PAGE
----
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Elder Care: A Growing Concern

By Beverly D. Roman

More than 14 million US workers are caring for aging family members. Forty-four percent of these individuals are also parents of children under 21 years of age. The Institute of Medicine stated that the average US woman would spend more time caring for elderly parents and in-laws than raising her own children.

In 2003 DuPont did an in-house survey of 3,700 of the company's 54,000 U.S. employees. The results follow:

1. 49 percent were either providing care for an elder, or expected to do so within three to four years

2. 49 percent reported spending six hours a week or more on care

3. 85 percent reported some to great difficulty finding quality affordable care

4. 70 plus percent cited difficulty finding related assistance such as companions, adult-day-care, transportation, home health and homemaker services.

Elder care responsibilities for those who are relocating are more stressful for working families than childcare. They are also costly! Forty percent of caregivers state they had to take time off without pay for an average of 17 days of work missed per year due to caring for a disabled elder. The stress and expense felt by families is compounded by the expense and inconvenience realized by their employers through distractions, absenteeism and inefficiency.


Relocating families have much to evaluate. If they have live-in elder relatives they need to consider whether: the person wants to move, he/she could adjust to the new location, the available services, medical care and activities, the person could require a nursing home in the foreseeable future or the family could soon move again.

When moving at the request of an employer, here is some reasonable assistance to discuss.

  • resources to select a quality nursing home
  • information about financial and legal matters
  • paid or unpaid leave for an elder's care
  • referral hotline
  • part-time or flextime working arrangements


    If an assisted living facility will be required, visit each facility in person and ask questions such as: Is the staff or facility licensed and accredited? Will my family be included in developing a plan of care? Do supervisors oversee the quality of routine and emergency care patients are receiving? If so, how often? Who can our family call with questions or concerns? How does the agency follow up on and resolve problems? What are the financial terms for care and services?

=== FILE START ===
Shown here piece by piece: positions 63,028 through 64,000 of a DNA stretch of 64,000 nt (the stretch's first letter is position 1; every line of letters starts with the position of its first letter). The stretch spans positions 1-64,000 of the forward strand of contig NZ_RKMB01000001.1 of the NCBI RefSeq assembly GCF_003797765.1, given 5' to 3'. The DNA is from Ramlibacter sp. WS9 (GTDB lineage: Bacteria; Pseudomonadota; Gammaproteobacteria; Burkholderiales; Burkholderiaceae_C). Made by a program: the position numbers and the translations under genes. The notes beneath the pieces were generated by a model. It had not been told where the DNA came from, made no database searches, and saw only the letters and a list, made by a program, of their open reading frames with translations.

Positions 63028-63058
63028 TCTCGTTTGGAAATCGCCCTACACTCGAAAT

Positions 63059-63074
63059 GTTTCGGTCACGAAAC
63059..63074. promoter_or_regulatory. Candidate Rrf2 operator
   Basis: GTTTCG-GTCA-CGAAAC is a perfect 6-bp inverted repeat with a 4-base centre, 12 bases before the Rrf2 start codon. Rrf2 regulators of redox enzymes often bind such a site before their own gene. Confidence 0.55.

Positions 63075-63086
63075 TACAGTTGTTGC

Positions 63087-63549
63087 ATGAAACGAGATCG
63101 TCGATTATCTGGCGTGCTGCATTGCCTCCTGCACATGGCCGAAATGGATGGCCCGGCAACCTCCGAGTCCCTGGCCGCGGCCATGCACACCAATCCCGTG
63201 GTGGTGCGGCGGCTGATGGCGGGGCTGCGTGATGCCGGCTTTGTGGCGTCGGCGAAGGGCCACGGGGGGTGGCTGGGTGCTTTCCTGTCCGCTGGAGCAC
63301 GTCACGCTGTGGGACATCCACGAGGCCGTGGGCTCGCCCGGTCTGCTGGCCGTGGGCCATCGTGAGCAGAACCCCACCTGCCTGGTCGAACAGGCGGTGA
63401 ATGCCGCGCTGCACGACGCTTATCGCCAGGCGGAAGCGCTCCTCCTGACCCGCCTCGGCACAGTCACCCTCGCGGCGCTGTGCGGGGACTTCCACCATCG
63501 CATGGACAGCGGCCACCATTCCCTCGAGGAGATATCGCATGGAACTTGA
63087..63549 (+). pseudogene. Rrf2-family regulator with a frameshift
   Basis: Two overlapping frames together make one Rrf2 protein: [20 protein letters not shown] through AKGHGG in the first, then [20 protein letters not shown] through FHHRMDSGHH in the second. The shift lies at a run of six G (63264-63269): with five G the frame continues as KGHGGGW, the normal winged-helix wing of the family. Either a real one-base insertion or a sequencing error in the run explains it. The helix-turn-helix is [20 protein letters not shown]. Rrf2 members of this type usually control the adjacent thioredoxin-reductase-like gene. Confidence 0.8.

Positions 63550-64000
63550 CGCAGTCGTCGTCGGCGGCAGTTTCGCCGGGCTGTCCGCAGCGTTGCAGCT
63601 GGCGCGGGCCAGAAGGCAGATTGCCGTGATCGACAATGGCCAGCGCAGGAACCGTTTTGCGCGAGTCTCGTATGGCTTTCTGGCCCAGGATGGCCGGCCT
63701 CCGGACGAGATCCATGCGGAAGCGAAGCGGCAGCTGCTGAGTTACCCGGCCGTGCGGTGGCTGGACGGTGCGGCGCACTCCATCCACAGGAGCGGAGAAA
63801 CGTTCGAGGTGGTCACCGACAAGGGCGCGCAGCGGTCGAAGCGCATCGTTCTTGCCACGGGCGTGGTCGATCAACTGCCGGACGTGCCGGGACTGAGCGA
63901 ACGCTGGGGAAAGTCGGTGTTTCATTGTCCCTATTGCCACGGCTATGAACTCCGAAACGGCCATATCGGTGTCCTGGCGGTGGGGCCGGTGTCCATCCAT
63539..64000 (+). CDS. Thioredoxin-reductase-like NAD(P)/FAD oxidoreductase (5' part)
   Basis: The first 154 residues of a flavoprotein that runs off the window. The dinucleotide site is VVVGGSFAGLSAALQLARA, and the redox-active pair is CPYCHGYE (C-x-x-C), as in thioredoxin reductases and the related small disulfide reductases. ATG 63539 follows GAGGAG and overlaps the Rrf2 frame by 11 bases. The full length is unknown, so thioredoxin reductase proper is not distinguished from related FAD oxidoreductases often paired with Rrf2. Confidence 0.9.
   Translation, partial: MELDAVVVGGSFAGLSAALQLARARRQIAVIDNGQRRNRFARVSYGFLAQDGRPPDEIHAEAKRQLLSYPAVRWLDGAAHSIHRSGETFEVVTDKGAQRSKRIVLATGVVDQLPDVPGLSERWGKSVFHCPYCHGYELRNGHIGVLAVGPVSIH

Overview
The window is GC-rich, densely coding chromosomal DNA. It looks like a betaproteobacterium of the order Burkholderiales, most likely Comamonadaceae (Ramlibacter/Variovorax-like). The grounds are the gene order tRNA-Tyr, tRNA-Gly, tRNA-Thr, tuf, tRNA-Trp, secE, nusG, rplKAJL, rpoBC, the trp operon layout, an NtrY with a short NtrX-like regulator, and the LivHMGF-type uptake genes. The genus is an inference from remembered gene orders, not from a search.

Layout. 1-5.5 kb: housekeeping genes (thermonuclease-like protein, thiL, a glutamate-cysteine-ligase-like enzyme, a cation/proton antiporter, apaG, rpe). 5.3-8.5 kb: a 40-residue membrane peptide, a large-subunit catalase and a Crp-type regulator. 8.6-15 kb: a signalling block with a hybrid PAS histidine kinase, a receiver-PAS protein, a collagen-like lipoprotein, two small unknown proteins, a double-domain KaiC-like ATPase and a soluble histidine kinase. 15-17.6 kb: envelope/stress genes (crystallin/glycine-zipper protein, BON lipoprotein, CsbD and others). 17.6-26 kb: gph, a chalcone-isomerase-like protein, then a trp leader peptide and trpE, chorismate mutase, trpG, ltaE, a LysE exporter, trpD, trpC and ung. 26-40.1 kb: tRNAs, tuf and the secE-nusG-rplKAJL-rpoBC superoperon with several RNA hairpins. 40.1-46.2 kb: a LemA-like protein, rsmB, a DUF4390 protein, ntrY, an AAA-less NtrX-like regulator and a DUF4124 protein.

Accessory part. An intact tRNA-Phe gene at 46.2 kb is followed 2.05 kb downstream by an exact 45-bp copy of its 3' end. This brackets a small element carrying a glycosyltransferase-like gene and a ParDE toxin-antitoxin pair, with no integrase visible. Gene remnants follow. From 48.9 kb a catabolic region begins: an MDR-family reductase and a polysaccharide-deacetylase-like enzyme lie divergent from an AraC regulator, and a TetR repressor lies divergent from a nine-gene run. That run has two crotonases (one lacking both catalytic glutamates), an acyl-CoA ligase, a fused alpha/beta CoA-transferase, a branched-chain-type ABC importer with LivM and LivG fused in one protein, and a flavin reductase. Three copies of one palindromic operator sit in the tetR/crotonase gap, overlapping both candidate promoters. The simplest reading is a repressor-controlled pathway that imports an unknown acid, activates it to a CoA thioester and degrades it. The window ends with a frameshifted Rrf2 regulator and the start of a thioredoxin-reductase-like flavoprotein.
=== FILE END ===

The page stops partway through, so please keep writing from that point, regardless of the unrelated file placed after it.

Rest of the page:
Assuring safe and comfortable care is a primary concern, especially when relocating a few countries and time zones away. Families should examine their own situations by realistically evaluating the assistance their relatives will require, as well as their financial situations. Request that travel for special circumstances be included in the relocation agreement in order to continue to oversee the elder's care. Although elder care facilities are increasing in the US, know that these are not readily found in foreign countries. It is not unusual to feel helpless and guilty to a certain extent when leaving a relative behind which is why it is so important to have reliable people in place to assure the elder's care and safety.

    According to the US Census Bureau, Americans who are currently 65 years or older will exceed 53 million by 2020. So it is safe to say that elder care is here to stay. It is far more cost effective for companies to put a plan in place so employees will realize a successful move, rather than to endure lost days, ineffectiveness and possibly loss of an employee. As with any other aspect of relocation, elder care issues require adequate information and preparation.


    To obtain a free brochure titled "How to Choose a Home Care Provider," send an 8.5x11 SASE to The National Association for Home Care and Hospice, Publications Department, 228 Seventh Street, SE, Washington, DC 20003 or call 202.547.7424.

    Family Caregiver Alliance http://www.caregiver.org/factsheets/out_of_home_care.html An Information Resource on Long-Term Care. National Academy of Elder Law Attorneys, Inc. http://www.naela.com/naela/whatis.htm A variety of legal tools and techniques to meet the goals and objectives of the older client.

    National Academy of Elder Law Attorneys, Inc.

    http://www.naela.com/naela/whatis.htm. A variety of legal tools and techniques to meet the goals and objectives of the older client.

    Transitions, Inc. http://www.asktransitions.com Light-hearted and fun site to educate and support those touched by the aging process. Assistance to individuals and employers available.


    Reprinted from Relocation Today, Vol. 6, No.3, 2004 by Beverly D. Roman, publisher, and published by BR Anchor Publishing. Wilmington, NC. Contact her at broman@branchor.com or +910.256.9598

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